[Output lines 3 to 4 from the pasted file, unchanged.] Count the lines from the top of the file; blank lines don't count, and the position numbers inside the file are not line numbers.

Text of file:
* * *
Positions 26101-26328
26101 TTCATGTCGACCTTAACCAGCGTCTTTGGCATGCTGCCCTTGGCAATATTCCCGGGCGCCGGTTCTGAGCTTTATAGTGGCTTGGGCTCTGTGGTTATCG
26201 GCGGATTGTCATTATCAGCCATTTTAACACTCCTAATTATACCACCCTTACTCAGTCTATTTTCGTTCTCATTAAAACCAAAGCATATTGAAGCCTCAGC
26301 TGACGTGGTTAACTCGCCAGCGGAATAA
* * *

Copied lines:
26201 GCGGATTGTCATTATCAGCCATTTTAACACTCCTAATTATACCACCCTTACTCAGTCTATTTTCGTTCTCATTAAAACCAAAGCATATTGAAGCCTCAGC
26301 TGACGTGGTTAACTCGCCAGCGGAATAA